It’s been well documented that the TV advertising industry has had a challenging year. Advertisers are no longer investing blindly into TV programs, based strictly on TV ratings, as they used to. Advertisers are demanding that TV become more accountable and provide more accurate reporting and return on their investment.
As a result, the past upfront season was lackluster. More and more advertising budgets are being diverted to new media resources such as Internet, streaming media or mobile advertising (which tend to offer better ROI numbers). More telling is Nielson’s announcement to offer commercial ratings as a way to provide accountability. But will the new commercial rating system solve the problem?
Nielsen Media Research, and the television advertising industry it serves, is removed by several technological epochs from the modern solutions required to meet these challenges. As the average channels receivable by an American household has increased from 5.7 in 1960 to over 105 today, Nielsen’s statistical sampling techniques have grown increasingly insignificant.
More importantly, the media planning/buying process, which is based on this flawed data, executes transactions via a cumbersome paper and fax process that does not enable advertising affiliates to take proper advantage of scale economies and reduce overhead expenses.
Rather than embrace technological solutions to a problem born of technological innovations, the old guard has hunkered down in an attempt to maintain their positions and justify their legacy systems.
While Nielsen has announced its intent to track exactly who is watching television ads and rank them accordingly, it has proven difficult. This is due largely to the variety of ads being placed, such as regional ads during sporting events and crawler ads imbedded within programs, which are difficult to track. The line between sponsored programming and actual commercials is also often difficult to determine.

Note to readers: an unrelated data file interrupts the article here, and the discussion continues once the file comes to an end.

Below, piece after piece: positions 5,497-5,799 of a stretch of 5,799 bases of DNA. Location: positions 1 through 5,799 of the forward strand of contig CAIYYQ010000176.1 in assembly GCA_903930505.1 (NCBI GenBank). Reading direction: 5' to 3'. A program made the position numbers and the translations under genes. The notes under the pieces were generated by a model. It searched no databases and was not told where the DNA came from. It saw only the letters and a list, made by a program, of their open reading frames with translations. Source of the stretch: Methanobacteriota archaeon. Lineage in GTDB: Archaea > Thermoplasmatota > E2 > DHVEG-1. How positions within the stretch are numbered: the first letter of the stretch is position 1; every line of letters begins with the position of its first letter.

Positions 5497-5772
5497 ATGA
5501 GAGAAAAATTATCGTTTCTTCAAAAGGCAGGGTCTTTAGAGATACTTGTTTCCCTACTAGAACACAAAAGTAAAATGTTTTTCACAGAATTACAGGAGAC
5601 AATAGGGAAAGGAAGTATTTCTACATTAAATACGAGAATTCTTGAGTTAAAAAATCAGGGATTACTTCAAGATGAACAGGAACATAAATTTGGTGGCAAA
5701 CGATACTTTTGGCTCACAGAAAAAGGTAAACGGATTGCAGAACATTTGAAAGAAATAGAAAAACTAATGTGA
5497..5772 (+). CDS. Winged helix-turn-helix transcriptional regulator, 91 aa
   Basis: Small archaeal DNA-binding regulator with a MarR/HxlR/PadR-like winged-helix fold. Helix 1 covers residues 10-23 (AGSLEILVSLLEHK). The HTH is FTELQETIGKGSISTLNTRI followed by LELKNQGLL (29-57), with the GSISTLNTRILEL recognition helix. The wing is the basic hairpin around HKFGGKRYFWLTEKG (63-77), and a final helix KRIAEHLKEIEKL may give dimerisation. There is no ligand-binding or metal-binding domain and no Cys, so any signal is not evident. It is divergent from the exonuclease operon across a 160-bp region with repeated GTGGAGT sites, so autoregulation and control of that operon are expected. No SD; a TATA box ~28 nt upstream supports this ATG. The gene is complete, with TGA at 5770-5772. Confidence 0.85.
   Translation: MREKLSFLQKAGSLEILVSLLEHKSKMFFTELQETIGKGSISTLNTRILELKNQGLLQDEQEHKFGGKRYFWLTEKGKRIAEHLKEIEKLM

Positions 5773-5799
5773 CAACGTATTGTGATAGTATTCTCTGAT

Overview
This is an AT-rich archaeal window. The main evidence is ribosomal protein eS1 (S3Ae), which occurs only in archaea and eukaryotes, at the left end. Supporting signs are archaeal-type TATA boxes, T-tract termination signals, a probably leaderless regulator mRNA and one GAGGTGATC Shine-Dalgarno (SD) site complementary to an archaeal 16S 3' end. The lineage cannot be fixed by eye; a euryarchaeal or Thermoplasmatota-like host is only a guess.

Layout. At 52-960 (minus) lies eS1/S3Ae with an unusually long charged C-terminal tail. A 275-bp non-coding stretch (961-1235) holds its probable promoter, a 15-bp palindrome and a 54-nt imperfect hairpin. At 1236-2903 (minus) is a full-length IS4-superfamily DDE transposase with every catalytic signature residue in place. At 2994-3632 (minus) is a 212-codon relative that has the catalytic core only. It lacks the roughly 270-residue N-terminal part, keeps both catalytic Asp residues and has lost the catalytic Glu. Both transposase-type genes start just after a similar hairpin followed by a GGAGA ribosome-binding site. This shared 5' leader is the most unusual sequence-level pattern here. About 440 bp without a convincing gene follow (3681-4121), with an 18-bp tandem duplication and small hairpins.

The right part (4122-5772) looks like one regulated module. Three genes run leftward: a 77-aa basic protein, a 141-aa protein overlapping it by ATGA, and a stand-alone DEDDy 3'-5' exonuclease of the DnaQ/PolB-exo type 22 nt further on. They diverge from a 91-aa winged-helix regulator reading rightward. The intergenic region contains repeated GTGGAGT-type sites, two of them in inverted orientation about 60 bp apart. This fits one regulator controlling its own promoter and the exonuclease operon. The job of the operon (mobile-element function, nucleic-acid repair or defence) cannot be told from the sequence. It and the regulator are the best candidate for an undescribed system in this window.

Another concern with Neilsen commercial ratings is how to accurately calculate a “commercial minute” as some minutes contain both programming and commercials. To further complicate things, DVR technology makes it difficult to determine who is watching pre-recorded commercials in a timely manner.
The bottom line is that while Nielsen’s intentions to track television ads were good, there are too many questions still unanswered; and no reasonable answers in sight. However, changes in regulation, technology, and the competitive marketplace are currently taking place that will open new doors for television advertising.
With the mandatory switch to exclusively digital broadcast in 2009, and new “smart” set-top boxes, new opportunities will be open to advertisers to track exactly who is watching their ads.
However, until then, the market will continue to be fragmented, and it will continue to be difficult to determine ROI from television advertising and Nielson commercial ratings will not be the “quick fix” that many advertisers were hoping for.